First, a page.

Wednesday, 15 June 2016

Night frog species uses a never-before-seen mating method

JUNE 15, 2016

by Chuck Bednar

An elusive, nocturnal breed of frog native to the Western Ghats region of India has a few never-before-seen tricks up its sleeve when it comes time to get intimate, as scientists have found that the creatures use a previously unknown mating position when actively reproducing.

Sathyabhama Das Biju, an amphibian expert from the University of Delhi, and an international team of colleagues were studying Bombay night frogs (Nyctibatrachus humayuni) in the forests of the Western Ghats for weeks before finding out that the amphibians utilized a sexual position previously unknown to science, adding to the six already known to be used by frogs.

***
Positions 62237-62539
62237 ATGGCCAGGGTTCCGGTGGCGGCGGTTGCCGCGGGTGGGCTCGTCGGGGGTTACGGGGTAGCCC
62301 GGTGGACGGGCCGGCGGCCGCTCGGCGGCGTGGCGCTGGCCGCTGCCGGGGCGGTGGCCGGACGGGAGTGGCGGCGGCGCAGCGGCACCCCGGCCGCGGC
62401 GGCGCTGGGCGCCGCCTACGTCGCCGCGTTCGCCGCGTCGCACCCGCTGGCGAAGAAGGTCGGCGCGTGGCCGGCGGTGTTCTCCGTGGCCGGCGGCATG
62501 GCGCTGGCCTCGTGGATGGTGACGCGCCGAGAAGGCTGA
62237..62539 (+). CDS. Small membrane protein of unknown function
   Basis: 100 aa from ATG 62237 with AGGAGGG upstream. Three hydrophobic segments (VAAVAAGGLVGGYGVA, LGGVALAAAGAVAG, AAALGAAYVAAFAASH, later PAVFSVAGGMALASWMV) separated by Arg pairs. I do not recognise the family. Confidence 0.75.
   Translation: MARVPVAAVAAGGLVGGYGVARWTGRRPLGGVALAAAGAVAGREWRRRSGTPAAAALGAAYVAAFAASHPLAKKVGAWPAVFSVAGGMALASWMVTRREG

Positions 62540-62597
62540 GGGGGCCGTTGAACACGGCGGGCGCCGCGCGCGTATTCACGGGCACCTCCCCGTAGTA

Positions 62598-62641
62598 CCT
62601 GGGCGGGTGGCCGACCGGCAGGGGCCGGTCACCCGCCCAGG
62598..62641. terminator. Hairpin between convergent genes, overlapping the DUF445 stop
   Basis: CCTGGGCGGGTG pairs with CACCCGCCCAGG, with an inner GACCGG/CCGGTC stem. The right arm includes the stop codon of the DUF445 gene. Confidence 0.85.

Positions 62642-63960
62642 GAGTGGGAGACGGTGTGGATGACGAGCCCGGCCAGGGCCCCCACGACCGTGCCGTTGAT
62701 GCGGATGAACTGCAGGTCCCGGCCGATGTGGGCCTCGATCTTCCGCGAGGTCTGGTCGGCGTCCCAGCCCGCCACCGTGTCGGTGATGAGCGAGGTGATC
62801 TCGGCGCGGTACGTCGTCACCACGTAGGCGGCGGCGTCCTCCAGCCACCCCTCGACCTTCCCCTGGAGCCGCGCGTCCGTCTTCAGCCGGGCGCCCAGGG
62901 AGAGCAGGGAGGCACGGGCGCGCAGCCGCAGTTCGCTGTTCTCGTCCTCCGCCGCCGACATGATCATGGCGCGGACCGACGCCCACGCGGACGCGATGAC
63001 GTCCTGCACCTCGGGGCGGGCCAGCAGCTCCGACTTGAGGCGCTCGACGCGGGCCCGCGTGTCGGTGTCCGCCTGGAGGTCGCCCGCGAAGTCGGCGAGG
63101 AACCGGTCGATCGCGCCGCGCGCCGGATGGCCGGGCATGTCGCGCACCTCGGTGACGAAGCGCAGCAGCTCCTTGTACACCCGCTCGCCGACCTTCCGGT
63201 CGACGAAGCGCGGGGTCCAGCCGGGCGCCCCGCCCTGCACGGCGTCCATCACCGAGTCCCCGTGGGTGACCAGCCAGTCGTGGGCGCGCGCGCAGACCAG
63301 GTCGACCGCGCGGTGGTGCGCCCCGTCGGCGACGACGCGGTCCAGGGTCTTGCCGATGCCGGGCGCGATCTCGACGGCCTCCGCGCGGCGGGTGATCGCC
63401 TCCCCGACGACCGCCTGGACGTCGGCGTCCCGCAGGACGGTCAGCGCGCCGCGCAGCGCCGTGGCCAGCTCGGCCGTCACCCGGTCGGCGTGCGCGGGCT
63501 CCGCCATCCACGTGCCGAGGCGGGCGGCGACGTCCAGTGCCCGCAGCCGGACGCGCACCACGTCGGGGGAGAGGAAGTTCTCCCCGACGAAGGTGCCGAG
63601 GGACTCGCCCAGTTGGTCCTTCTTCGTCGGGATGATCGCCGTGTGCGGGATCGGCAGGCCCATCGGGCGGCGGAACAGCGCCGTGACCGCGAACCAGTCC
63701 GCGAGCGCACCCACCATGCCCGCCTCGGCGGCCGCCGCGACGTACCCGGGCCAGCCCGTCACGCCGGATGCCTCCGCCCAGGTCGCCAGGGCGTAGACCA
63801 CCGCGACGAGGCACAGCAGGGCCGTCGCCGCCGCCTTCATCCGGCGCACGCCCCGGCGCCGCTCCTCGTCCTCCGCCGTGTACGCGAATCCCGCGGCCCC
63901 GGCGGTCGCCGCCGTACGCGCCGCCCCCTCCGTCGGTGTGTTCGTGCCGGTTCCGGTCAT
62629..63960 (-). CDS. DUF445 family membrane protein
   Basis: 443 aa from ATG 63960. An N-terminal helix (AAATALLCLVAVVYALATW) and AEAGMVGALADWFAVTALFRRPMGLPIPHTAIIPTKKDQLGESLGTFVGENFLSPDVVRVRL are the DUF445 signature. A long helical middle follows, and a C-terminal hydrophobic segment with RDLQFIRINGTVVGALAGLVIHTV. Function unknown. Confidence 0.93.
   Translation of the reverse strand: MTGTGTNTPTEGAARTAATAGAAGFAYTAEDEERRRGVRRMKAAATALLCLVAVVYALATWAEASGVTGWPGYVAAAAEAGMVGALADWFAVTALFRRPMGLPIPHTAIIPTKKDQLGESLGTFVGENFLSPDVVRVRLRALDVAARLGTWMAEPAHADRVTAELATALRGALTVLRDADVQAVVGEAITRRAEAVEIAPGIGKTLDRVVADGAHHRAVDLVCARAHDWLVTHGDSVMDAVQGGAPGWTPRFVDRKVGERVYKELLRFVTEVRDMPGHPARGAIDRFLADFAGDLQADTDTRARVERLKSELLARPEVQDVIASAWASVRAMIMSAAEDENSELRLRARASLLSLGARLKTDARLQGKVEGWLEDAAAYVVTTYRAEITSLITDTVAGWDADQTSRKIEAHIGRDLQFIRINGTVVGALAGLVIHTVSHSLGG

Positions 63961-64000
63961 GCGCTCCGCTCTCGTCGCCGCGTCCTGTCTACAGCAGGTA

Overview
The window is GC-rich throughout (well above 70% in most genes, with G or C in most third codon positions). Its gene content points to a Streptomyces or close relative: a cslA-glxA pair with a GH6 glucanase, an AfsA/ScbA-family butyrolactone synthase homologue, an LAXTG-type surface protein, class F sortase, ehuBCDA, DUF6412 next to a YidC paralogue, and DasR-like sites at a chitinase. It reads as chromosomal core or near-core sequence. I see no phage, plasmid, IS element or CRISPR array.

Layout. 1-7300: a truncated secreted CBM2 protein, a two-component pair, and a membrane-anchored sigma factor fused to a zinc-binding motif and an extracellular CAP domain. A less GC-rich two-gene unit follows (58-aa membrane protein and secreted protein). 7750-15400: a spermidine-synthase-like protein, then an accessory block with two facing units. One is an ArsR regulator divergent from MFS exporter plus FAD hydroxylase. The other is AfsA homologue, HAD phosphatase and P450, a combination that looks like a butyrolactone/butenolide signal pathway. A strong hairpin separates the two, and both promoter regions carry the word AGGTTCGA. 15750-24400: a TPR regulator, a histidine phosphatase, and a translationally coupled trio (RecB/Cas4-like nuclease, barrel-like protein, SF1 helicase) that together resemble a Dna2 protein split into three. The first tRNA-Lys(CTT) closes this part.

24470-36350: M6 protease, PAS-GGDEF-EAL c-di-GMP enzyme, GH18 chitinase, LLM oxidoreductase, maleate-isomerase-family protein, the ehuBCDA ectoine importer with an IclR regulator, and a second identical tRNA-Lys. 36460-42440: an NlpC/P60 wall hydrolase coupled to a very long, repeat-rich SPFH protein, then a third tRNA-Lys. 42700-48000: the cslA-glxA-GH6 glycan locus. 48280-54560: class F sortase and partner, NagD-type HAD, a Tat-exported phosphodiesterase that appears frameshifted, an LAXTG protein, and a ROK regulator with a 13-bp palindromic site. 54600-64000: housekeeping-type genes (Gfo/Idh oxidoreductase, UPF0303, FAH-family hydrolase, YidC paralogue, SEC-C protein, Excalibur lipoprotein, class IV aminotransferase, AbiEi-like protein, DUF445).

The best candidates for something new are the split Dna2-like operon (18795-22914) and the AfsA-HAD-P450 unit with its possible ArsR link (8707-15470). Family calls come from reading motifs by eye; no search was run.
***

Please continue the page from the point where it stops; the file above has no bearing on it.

According to Science News, video footage shows the male frog positioning himself loosely on the back of the female, with his limbs on the ground, tree branches or leaves in a position known as a dorsal straddle. He then releases his sperm onto her back, and leaves before the female lays her eggs. She then lays the eggs, and the sperm trickles down her back and legs onto them.

To date, Bombay tree frogs are the only of the more than 6,600 known species of frogs to use this technique, The Guardian noted, and in most cases, the male directly grasps onto the waste, armpits or head of his mate. However, in this case, they steadied themselves using branches or leaves that were nearby before releasing his sperm directly onto the female’s back.

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